Slideshow image
Lecanora flavidofusca Müll. Arg.
Family: Lecanoraceae
Lecanora flavidofusca image
H.T. Lumbsch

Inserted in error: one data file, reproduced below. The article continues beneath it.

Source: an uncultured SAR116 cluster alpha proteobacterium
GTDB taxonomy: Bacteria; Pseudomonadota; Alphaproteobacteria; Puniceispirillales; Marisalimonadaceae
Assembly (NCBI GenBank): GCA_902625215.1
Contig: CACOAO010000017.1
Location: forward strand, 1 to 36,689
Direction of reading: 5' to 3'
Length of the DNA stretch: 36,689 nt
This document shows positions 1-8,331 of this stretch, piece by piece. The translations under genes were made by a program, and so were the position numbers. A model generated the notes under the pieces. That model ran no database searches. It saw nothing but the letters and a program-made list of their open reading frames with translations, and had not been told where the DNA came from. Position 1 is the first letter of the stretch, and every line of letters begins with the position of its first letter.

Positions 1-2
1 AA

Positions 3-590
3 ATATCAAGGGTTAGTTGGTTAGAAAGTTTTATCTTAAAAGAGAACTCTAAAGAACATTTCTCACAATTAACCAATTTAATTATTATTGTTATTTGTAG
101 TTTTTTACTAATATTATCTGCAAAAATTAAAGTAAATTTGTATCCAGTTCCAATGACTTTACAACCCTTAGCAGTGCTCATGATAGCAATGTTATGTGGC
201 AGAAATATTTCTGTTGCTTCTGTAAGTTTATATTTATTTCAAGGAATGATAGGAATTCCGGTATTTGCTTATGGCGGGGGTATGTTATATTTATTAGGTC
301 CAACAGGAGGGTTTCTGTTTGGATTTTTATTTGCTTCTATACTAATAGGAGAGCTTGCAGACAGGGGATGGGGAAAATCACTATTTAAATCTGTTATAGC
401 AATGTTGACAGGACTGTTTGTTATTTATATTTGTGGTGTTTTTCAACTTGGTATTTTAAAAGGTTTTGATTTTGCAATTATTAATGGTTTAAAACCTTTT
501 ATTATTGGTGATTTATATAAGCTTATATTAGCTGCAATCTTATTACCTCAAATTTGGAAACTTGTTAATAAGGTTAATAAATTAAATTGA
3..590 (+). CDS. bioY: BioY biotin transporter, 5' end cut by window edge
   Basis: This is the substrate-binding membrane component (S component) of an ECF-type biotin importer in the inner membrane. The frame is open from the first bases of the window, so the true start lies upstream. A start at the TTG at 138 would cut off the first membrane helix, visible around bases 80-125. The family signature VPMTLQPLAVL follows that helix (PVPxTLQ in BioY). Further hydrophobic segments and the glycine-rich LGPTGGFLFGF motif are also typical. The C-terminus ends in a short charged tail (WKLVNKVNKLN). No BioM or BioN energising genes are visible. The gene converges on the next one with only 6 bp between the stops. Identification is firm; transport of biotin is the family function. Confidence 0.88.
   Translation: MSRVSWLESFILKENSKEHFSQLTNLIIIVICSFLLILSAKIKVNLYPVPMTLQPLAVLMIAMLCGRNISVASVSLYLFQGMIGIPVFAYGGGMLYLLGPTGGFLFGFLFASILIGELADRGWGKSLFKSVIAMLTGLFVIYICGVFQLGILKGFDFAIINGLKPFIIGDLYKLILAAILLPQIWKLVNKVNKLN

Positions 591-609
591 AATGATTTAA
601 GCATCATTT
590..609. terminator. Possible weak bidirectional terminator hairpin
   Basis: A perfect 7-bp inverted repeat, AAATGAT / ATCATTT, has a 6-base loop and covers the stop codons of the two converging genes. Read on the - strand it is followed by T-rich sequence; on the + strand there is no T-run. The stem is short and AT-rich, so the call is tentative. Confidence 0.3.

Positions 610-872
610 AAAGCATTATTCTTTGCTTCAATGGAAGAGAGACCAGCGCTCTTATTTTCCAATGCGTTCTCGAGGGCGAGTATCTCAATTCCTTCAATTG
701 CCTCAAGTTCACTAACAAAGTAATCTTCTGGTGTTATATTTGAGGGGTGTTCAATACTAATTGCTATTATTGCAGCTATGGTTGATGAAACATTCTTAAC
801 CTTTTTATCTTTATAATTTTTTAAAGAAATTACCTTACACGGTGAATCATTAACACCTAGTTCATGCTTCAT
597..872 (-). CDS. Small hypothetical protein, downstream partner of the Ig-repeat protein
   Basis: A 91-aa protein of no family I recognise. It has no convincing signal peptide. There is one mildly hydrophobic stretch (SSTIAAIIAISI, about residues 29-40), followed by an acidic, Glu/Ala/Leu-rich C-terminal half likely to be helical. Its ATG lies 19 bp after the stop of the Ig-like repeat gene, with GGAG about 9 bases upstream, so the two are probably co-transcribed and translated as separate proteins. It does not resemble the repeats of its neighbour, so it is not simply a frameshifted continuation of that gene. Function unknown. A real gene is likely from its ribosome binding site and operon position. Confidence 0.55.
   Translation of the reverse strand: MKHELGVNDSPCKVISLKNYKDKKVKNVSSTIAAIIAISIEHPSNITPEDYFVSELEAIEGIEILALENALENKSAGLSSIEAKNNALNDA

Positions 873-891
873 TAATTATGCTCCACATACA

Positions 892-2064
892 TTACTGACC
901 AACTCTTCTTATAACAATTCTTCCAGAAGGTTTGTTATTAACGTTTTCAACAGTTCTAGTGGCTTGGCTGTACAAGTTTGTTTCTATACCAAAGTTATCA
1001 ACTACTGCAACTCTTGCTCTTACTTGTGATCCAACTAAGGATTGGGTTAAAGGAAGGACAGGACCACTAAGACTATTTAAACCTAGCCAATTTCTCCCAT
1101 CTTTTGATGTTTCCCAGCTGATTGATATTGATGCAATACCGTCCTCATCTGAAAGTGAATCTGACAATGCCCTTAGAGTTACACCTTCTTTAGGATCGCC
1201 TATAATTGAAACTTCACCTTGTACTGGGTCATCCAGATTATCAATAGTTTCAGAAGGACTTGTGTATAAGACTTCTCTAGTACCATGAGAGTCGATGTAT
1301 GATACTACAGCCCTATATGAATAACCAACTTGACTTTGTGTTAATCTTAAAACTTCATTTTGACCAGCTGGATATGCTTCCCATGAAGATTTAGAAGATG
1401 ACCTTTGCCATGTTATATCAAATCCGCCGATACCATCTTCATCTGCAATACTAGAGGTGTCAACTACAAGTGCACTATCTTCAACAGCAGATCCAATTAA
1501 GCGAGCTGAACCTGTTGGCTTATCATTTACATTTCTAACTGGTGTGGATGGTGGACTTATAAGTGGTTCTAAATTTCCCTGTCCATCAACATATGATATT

Thallus: crustose, verrucose-areolate, verrucose or verruculose; prothallus: not visible areoles: thin, opaque or glossy, ecorticate surface: yellowish white to yellowish gray or pale green to greenish white, smooth, epruinose, with an indistinct margin, esorediate Apothecia: sessile, 0.4-1 mm in diam., lecanorine disc: red-brown or brown or dark brown to blackish brown, plane, epruinose margin: concolorous with thallus, thin, persistent, even or prominent, not flexuose, smooth, entire, without a parathecial ring amphithecium: present, with numerous algal cells, with large and small crystals, the small ones soluble in K, corticate; cortex: hyaline, indistinct, basally not thickened, interspersed, 10-20 µm thick laterally, 10-20 µm thick basally parathecium: hyaline, containing crystals insoluble in K epihymenium: red-brown to orange-brown, with pigment dissolving in K, with crystals dissolving in K hymenium: hyaline, clear; paraphyses: not thickened (up to 2.5 µm wide) apically, not pigmented; subhymenium: hyaline, 15-20 µm thick; hypothecium: hyaline, without oil droplets asci: clavate, 8-spored ascospores: hyaline, simple, ellipsoid or broadly ellipsoid, (11-)11.5-16.5(-17) x (5.5-)6.5-7.5(-8) µm; wall: less than 1 µm thick Pycnidia: not seen Spot tests: K+ yellow, C+ orange to orange-red, P- or P+ pale yellow Secondary metabolites: arthothelin (major or minor), atranorin (minor), chloroatranoin (trace), usnic acid (major), and zeorin (major). Substrate and ecology: on bark of deciduous trees and shrubs World distribution: pantropical, recorded from Australasia, North America, and the Pacific Area Sonoran distribution: Baja California Sur. Notes: Lecanora flavidofusca is readily distinguished by its relatively dark brown apothecial discs, granulose epihymenium, and the presence of usnic acid. It is closely related to L. alba, which, however, can be distinguished by the egranulose epihymenium, and smaller ascospores. The saxicolous L. pseudogangaleoides resembles L. flavidofusca in having dark apothecial discs, but differs in the epihymenium type and by having a different chemistry (containing gangaleoidin). This is the first record of this species for North America.